The Hong Kong Government is promoting the Special Administrative Region (SAR) as the preferred business hub for renminbi (RMB) internationalization. Hong Kong residents are allowed to establish RMB-denominated savings accounts, RMB-denominated corporate and Chinese government bonds have been issued in Hong Kong, RMB trade settlement is allowed, and investment schemes such as the Renminbi Qualified Foreign Institutional Investor (RQFII) Program was first launched in Hong Kong. Offshore RMB activities experienced a setback, however, after the People’s Bank of China changed the way it set the central parity rate in August 2015. RMB deposits in Hong Kong fell from 1.0 trillion RMB at the end of 2014 to 559 billion RMB at the end of 2017, while RMB trade settlement handled by banks in Hong Kong also shrank from 6.8 trillion RMB in 2015 to 3.9 trillion RMB in 2017.

Hong Kong has also established itself as the premier stock market for Chinese firms seeking to list abroad. In 2015, mainland Chinese companies constituted about 50% of the firms listed on the Hong Kong Stock Exchange and accounted for about 66% of the exchange's market capitalization.

During the past decade, as Hong Kong's manufacturing industry moved to the mainland, its service industry has grown rapidly. In 2014, Hong Kong and China signed a new agreement on achieving basic liberalization of trade in services in Guangdong Province under the Closer Economic Partnership Agreement (CEPA), adopted in 2003 to forge closer ties between Hong Kong and the mainland. The new measures, which took effect in March 2015, cover a negative list and a most-favored treatment provision. On the basis of the Guangdong Agreement, the Agreement on Trade in Services signed in November 2015 further enhanced liberalization, including extending the implementation of the majority of Guangdong pilot liberalization measures to the whole Mainland, reducing the restrictive measures in the negative list, and adding measures in the positive lists for cross-border services as well as cultural and telecommunications services. In June 2017, the Investment Agreement and the Agreement on Economic and Technical Cooperation (Ecotech Agreement) were signed under the framework of CEPA.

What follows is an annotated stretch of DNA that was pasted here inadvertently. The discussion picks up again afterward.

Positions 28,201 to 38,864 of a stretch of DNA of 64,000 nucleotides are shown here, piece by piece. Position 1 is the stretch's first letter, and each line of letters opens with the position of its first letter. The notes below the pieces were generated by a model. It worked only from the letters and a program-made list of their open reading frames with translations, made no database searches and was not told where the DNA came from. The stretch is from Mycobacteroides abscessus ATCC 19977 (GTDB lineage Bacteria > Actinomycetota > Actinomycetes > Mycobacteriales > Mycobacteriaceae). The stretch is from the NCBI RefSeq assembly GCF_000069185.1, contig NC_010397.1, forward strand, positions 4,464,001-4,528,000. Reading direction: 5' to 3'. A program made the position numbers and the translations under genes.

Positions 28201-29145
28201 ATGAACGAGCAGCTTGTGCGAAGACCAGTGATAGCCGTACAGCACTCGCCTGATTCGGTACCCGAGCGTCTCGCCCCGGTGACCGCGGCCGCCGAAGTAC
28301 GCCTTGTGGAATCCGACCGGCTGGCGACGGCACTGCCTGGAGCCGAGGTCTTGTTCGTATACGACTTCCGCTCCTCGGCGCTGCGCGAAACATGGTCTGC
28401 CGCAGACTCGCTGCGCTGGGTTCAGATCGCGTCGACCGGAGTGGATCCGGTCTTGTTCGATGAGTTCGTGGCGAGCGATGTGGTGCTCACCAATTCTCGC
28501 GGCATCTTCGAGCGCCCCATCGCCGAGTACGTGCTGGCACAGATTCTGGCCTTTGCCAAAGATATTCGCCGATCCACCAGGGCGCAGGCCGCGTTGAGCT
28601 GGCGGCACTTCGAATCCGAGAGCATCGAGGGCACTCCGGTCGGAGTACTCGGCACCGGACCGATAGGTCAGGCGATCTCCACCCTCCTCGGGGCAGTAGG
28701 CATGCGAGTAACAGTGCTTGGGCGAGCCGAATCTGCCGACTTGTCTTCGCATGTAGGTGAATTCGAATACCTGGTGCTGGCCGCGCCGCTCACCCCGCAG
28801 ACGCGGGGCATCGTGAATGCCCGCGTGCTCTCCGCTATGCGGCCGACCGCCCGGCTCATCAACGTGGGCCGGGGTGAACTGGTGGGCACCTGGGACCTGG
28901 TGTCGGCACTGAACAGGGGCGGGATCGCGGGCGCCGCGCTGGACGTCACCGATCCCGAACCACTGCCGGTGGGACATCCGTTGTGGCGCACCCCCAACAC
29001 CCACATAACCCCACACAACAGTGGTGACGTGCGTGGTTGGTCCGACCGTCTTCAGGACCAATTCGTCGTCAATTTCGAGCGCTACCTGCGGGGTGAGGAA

Hong Kong’s economic integration with the mainland continues to be most evident in the banking and finance sector. Initiatives like the Hong Kong-Shanghai Stock Connect, the Hong Kong- Shenzhen Stock Connect the Mutual Recognition of Funds, and the Bond Connect scheme are all important steps towards opening up the Mainland’s capital markets and have reinforced Hong Kong’s role as China’s leading offshore RMB market. Additional connect schemes such as ETF Connect (for exchange-traded fund products) are also under exploration by Hong Kong authorities. In 2017, Chief Executive Carrie LAM announced plans to increase government spending on research and development, education, and technological innovation with the aim of spurring continued economic growth through greater sector diversification.
Industries textiles, clothing, tourism, banking, shipping, electronics, plastics, toys, watches, clocks
Currency Name and Code Hong Kong Dollar (HKD)
Export Partners China 39.3%, US 21.4%, Japan 5.4%
Import Partners China 44.2%, Japan 11.3%, Taiwan 7.2%, US 5.7%, South Korea 4.7%, Singapore 4.7%

Hong Kong News and Current Events

What current events are happening in Hong Kong?
Source: Google News

Hong Kong Travel Information

What makes Hong Kong a unique country to travel to?

Country Description

Hong Kong, a Special Administrative Region (SAR) of the People’s Republic of China (PRC) since July 1, 1997, has a high degree of autonomy, except in the areas of defense and foreign policy, and retains its own currency, laws, and border controls. It is composed of three geographic areas: the New Territories, Kowloon Peninsula, and Hong Kong Island. Hong Kong SAR is cosmopolitan and highly developed. Tourist facilities and services are widely available.


Hong Kong has a low crime rate. Even so, you should exercise caution when in congested areas and pay particular attention to personal belongings while in crowded markets and while traveling on public transportation. Violent crime, though rare, does occur.

Don’t buy counterfeit and pirated goods, even if they are widely available. Not only are the bootlegs illegal in the United States, if you purchase them you may also be breaking local law.

Criminal Penalties